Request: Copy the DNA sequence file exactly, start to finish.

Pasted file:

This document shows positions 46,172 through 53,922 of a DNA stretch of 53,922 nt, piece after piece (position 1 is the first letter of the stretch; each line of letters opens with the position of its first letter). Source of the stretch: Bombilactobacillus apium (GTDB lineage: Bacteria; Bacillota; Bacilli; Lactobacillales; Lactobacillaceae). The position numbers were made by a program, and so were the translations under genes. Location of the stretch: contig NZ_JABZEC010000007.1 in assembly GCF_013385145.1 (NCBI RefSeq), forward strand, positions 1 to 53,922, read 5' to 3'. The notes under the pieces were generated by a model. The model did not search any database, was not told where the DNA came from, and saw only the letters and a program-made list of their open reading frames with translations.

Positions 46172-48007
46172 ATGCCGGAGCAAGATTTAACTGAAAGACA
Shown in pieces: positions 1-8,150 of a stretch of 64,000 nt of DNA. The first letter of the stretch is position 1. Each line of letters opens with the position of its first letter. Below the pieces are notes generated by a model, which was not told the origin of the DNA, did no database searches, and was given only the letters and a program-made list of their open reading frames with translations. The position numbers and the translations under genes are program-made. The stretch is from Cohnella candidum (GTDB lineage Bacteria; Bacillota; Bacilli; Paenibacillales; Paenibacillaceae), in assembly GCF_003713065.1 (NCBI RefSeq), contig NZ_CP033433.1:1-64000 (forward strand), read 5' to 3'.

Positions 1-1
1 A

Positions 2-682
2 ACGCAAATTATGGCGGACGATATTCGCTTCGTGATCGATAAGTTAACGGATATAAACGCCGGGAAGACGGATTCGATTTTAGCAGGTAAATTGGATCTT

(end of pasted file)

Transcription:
This document shows positions 46,172 through 53,922 of a DNA stretch of 53,922 nt, piece after piece (position 1 is the first letter of the stretch; each line of letters opens with the position of its first letter). Source of the stretch: Bombilactobacillus apium (GTDB lineage: Bacteria; Bacillota; Bacilli; Lactobacillales; Lactobacillaceae). The position numbers were made by a program, and so were the translations under genes. Location of the stretch: contig NZ_JABZEC010000007.1 in assembly GCF_013385145.1 (NCBI RefSeq), forward strand, positions 1 to 53,922, read 5' to 3'. The notes under the pieces were generated by a model. The model did not search any database, was not told where the DNA came from, and saw only the letters and a program-made list of their open reading frames with translations.

Positions 46172-48007
46172 ATGCCGGAGCAAGATTTAACTGAAAGACA
Shown in pieces: positions 1-8,150 of a stretch of 64,000 nt of DNA. The first letter of the stretch is position 1. Each line of letters opens with the position of its first letter. Below the pieces are notes generated by a model, which was not told the origin of the DNA, did no database searches, and was given only the letters and a program-made list of their open reading frames with translations. The position numbers and the translations under genes are program-made. The stretch is from Cohnella candidum (GTDB lineage Bacteria; Bacillota; Bacilli; Paenibacillales; Paenibacillaceae), in assembly GCF_003713065.1 (NCBI RefSeq), contig NZ_CP033433.1:1-64000 (forward strand), read 5' to 3'.

Positions 1-1
1 A

Positions 2-682
2 ACGCAAATTATGGCGGACGATATTCGCTTCGTGATCGATAAGTTAACGGATATAAACGCCGGGAAGACGGATTCGATTTTAGCAGGTAAATTGGATCTT